By Agri-Pulse staff
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WASHINGTON, June 21 – The World Food Prize named John Agyekum Kufour, former president of Ghana, and Luiz Inacio Lula da Silva, former president of Brazil, winners of the 2011 World Food Prize in a ceremony at the U.S. State Department today. The former presidents were honored for creating and implementing government policies that alleviated hunger and poverty in their countries.
“President Kufuor and President Lula da Silva have set a powerful example for other political leaders in the world,” said Ambassador Kenneth Quinn, president of the World Food Prize, in announcing the laureates. “Thanks to their personal commitment and visionary leadership, both Ghana and Brazil are on track to exceed the UN Millennium Development Goal 1 – to cut in half extreme hunger before 2015.”
The World Food Prize was founded in 1986 by Dr. Norman E. Borlaug, recipient of the 1970 Nobel Peace Prize, and endowed with a $10 million gift from Des Moines, Iowa businessman John Ruan’s Family Trust in 1990. Since then, The World Food Prize has honored outstanding individuals who have made vital contributions to improving the quality, quantity or availability of food throughout the world. Ruan’s son, John Ruan III, has served as the chairman of the World Food Prize since 2004.
“The battle to end hunger was Dr. Borlaug’s lifelong pursuit, and remains one of the great challenges of our day, requiring both a worldwide commitment to innovation and investment in agriculture,” said Secretary of Agriculture Tom Vilsack. “All too often, we take the food we consume at breakfast, lunch, and dinner for granted. The World Food Prize gives us an opportunity to pause and reflect on the challenges ahead of us in feeding the world.”
Vilsack said that alleviating hunger was “not simply an economic or political issue, it is a moral issue” and asked the young Food Prize Laureates in the room to continue looking for solutions to the complex challenges ahead.
U.s. AID Administrator Rajiv Shah said President Kufuor and President Lula da Silva “set the gold standard for presidential leadership in tackling the global challenges of poverty and hunger.”
Under President Kufuor's leadership, Ghana became the first sub-Saharan African country to cut in half the proportion of its people who suffer from hunger, and the proportion of people living on less than a dollar per day, on course to meet UN Millenium Development Goal 1. Continuing Ghana's tradition of stability, President Kufuor prioritized national agricultural policies: Ghana saw a reduction in its poverty rate from 51.7 percent in 1991 to 26.5 percent in 2008, and hunger was reduced from 34 percent in 1990 down to 9 percent in 2004.
A guiding principle for President Kufuor during the entirety of his two terms as president of the Republic of Ghana (2001-2009) was to improve food security and reduce poverty through public- and private-sector initiatives. To that end, he implemented major economic and educational policies that increased the quality and quantity of food to Ghanaians, enhanced farmers' incomes, and improved school attendance and child nutrition through a nationwide feeding program.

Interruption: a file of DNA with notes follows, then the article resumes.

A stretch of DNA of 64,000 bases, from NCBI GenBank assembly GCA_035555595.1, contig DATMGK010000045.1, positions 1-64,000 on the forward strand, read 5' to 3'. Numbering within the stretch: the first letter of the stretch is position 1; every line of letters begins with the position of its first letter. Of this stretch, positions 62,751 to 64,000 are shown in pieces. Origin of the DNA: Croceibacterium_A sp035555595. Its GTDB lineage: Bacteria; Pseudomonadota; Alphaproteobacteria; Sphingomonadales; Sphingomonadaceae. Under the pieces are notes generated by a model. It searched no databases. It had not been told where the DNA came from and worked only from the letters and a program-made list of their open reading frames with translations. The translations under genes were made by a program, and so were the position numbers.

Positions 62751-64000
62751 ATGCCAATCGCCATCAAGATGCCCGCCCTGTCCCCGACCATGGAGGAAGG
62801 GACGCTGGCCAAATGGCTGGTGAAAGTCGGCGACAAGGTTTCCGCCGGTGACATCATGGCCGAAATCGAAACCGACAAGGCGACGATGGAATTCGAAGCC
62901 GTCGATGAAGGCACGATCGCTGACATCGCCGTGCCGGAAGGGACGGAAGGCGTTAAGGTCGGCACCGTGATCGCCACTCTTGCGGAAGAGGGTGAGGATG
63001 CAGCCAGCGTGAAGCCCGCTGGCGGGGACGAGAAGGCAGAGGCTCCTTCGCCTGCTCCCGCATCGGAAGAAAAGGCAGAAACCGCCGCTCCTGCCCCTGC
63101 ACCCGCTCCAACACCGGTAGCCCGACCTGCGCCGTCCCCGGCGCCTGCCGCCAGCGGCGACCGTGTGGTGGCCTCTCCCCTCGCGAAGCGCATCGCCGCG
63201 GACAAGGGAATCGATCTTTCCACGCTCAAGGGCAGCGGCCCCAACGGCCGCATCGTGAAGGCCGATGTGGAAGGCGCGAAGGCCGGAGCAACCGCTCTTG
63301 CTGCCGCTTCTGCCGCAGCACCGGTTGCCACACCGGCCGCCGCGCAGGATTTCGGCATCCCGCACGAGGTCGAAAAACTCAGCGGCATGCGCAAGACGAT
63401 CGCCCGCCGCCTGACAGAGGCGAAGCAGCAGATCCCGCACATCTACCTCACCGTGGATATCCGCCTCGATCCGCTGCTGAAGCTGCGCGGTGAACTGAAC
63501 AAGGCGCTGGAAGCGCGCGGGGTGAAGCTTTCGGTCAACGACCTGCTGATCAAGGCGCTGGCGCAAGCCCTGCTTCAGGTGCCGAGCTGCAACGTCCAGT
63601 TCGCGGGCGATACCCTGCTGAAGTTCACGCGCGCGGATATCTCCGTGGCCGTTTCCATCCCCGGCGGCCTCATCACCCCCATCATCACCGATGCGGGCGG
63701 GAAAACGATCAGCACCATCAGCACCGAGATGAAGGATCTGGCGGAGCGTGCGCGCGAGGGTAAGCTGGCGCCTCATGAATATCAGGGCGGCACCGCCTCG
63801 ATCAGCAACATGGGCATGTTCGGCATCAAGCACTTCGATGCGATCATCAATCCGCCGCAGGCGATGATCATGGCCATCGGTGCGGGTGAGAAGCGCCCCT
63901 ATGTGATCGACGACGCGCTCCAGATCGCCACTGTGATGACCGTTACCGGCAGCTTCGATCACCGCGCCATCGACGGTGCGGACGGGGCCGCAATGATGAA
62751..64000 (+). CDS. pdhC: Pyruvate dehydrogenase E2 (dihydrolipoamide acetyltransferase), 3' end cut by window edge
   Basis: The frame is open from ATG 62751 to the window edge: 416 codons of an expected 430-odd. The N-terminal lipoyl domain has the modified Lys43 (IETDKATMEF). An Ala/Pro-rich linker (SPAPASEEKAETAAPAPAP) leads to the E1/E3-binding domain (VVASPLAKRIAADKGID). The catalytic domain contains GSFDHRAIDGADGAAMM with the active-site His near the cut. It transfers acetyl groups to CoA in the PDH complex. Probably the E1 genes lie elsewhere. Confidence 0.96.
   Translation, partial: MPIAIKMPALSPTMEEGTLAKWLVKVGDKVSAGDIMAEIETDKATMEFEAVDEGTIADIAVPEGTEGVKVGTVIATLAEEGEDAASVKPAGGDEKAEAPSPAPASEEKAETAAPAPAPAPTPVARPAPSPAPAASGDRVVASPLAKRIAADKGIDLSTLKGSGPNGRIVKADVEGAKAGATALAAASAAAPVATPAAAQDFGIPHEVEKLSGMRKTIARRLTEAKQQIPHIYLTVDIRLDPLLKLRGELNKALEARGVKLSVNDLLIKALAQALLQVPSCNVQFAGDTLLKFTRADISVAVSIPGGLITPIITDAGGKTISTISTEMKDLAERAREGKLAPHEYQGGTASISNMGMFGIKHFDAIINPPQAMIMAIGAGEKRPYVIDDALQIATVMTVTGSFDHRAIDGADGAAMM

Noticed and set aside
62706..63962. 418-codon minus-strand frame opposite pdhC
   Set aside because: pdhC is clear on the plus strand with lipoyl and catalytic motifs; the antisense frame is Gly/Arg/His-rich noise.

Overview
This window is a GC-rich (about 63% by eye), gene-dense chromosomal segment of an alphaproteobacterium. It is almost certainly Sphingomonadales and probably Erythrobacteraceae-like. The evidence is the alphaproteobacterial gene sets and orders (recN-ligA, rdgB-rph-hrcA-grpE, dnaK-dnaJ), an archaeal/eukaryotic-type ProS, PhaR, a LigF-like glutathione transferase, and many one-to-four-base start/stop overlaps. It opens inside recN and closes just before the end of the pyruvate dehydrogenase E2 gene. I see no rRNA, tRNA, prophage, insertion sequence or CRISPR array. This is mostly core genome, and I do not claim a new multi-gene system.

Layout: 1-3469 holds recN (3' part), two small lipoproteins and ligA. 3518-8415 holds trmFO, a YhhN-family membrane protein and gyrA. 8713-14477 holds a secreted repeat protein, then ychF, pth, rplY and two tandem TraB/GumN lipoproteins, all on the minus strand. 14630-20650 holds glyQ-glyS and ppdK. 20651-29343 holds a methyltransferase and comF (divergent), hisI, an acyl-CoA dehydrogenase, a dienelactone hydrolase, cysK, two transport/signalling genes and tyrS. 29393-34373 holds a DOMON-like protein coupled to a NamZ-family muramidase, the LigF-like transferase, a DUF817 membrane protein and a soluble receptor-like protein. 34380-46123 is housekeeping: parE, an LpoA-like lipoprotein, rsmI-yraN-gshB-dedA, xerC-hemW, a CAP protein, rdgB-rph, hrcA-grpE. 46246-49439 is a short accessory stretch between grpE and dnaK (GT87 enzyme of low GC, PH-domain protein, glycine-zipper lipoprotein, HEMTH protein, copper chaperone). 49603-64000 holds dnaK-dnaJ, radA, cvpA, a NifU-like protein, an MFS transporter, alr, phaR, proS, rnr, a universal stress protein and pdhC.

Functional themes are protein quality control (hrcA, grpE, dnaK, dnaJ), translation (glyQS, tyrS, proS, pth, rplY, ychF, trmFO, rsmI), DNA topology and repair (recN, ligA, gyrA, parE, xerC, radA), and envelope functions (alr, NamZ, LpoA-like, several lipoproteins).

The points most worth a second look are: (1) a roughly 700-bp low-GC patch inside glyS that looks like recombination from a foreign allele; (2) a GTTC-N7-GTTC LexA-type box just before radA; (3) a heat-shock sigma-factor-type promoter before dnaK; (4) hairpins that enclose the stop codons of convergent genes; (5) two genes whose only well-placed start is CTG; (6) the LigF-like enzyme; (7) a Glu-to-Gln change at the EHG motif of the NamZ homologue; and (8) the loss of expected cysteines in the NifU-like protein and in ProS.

President Lula da Silva made it clear, even before he took office as president of Brazil in 2003, that fighting hunger and poverty would be a top priority of his government. More than 10 government ministries were focused on the expansive Zero Hunger programs, which provided greater access to food, strengthened family farms and rural incomes, increased enrollment of primary school children, and empowered the poor. Zero Hunger very quickly became one of the most successful food and nutritional security policies in the world through its broad network of programs, including: the Bolsa Familia Program; the Food Purchase Program; and the School Feeding Program.
Over the eight years of his administration, President Lula da Silva's commitment and vision achieved dramatic reductions in hunger, extreme poverty and social exclusion, thereby greatly enhancing the lives of Brazil's people. During his tenure, UN Millennium Development Goal 1 was exceeded as Brazil reduced by half its proportion of hungry people, with 93 percent of children and 82 percent of adults eating three meals a day, and also reduced the percentage of Brazilians living in extreme poverty from 12 percent in 2003 down to 4.8 percent in 2009.
These two leaders will be formally awarded the World Food Prize at the 25th Anniversary Laureate Award Ceremony at the Iowa State Capital on October 13, in conjunction with the Borlaug Dialogue international symposium in Des Moines, Iowa, themed “The Next Generation: Confronting the Hunger Challenges of Tomorrow.”
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